Background: I was trying to solve the problem of appending existing local SVG files to a d3 SVG container in an Electron desktop app. I discovered that I can't use d3.svg() on local files because fetch does not work with the file protocol (so said the error msg).

I came across this gist referenced by this question for extending d3.selection and it appears to do exactly what I need, adding appendHTML and appendSVG functions.

When I tested the code though (at bottom below), it threw an error: "Cannot read property 'prototype of undefined" – choking on this line:

d3.selection.enter.prototype.appendHTML 

I dug around a bit through logging to the console and came up with this change and it seems to work:

d3.selection.prototype.enter.prototype.appendHTML   

My Question: Am I doing this right? Did something change in d3 which necessitates the additional prototype reference? I'm no Javascript or d3 hero and would like to understand what the difference is here.

d3.selection.prototype.appendHTML =
    d3.selection.prototype.enter.prototype.appendHTML = function (HTMLString) {
        return this.select(function () {
            return this.appendChild(document.importNode(new DOMParser().parseFromString(HTMLString, 'text/html').body.childNodes[0], true));
        });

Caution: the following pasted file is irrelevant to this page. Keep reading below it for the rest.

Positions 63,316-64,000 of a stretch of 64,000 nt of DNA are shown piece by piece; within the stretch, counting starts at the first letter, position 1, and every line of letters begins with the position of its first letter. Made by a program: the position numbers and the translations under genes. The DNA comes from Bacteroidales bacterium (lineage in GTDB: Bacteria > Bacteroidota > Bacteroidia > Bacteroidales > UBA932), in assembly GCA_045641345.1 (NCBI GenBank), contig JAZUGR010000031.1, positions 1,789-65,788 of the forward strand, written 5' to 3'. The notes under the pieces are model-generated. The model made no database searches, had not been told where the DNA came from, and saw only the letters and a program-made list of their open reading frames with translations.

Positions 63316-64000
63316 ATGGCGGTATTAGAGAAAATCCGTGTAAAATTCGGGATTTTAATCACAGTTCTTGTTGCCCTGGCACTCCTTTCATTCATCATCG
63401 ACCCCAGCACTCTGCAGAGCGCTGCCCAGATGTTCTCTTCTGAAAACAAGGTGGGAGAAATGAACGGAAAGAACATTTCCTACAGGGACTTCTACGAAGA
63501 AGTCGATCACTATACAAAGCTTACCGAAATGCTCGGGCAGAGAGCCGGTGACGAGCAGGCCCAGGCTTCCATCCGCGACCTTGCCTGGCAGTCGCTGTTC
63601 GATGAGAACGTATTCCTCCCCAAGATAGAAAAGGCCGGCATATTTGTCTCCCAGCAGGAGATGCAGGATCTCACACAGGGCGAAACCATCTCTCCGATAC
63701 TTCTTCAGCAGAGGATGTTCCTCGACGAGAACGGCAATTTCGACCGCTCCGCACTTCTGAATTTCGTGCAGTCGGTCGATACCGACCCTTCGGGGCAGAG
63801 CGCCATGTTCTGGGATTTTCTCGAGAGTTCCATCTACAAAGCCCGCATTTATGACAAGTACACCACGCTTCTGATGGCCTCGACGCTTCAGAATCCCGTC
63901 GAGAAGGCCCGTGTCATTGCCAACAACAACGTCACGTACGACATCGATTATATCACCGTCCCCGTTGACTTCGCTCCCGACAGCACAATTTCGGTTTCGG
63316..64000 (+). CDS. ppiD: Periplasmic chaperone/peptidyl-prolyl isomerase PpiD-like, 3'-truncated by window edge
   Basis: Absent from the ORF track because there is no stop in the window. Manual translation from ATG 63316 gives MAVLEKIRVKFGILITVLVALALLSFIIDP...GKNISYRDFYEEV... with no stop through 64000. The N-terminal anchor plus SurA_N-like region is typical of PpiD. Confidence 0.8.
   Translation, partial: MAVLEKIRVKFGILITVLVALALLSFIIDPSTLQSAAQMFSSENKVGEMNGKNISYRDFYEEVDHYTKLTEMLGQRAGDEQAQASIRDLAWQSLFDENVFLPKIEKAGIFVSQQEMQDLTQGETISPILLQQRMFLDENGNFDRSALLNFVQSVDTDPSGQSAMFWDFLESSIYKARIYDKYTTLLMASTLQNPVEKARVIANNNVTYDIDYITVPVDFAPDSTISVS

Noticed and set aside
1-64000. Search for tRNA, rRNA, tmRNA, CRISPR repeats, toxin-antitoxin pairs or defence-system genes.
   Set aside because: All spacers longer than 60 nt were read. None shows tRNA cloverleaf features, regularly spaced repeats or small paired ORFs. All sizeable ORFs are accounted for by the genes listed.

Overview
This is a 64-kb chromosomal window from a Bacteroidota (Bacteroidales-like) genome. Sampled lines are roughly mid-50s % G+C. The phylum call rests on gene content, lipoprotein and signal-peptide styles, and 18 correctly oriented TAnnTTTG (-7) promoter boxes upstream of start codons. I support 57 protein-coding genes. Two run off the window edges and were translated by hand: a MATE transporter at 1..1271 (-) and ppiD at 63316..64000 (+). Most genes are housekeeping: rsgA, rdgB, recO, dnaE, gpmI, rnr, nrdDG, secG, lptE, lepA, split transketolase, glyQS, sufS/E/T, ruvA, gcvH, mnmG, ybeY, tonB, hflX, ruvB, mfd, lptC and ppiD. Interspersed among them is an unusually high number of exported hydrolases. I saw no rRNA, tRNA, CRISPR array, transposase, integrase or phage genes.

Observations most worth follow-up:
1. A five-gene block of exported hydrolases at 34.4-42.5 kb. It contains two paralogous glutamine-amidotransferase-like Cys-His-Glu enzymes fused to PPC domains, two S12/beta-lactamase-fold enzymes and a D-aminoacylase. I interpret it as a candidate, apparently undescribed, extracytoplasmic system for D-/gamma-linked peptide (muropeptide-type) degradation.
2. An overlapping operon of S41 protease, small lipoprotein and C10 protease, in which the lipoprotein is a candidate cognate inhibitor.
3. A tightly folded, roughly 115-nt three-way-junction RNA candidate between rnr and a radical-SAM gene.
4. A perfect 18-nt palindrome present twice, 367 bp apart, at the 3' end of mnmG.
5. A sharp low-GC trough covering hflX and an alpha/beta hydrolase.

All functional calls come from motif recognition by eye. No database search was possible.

};

Original code

 d3.selection.prototype.appendHTML =
    d3.selection.enter.prototype.appendHTML = function(HTMLString) {
        return this.select(function() {
            return this.appendChild(document.importNode(new DOMParser().parseFromString(HTMLString, 'text/html').body.childNodes[0], true));
        });
    };


 d3.selection.prototype.appendSVG =
    d3.selection.enter.prototype.appendSVG = function(SVGString) {
        return this.select(function() {
            return this.appendChild(document.importNode(new DOMParser()
            .parseFromString('<svg xmlns="http://www.w3.org/2000/svg">' + SVGString + '</svg>', 'application/xml').documentElement.firstChild, true));
        });
    };
  • To go back to the Q that prompted the research, could you have your Electron app running a little server and then fetch local files using their locations wrt: wherever you have defined the localhost root to be? – i alarmed alien Oct 11 at 7:20
  • 1
    @ialarmedalien thanks. I didn't want to add the complexity of starting a local server, if at all possible. Seems like this extending selection works really well. – No Grabbing Oct 11 at 14:23
up vote 2 down vote accepted

The answers you mentioned are using D3 v3, but things have changed considerably from v3 to v4/v5. The main difference when it comes to selections is covered by just one sentence in the changelog:

Selections no longer subclass Array using prototype chain injection; they are now plain objects, improving performance.

Although this sounds quite simple it nonetheless required vast changes under the hood. All selection objects are now instances of the Selection function which is not directly exposed. d3.selection is a function returning a new instance of a Selection:

function selection() {
  return new Selection([[document.documentElement]], root);
}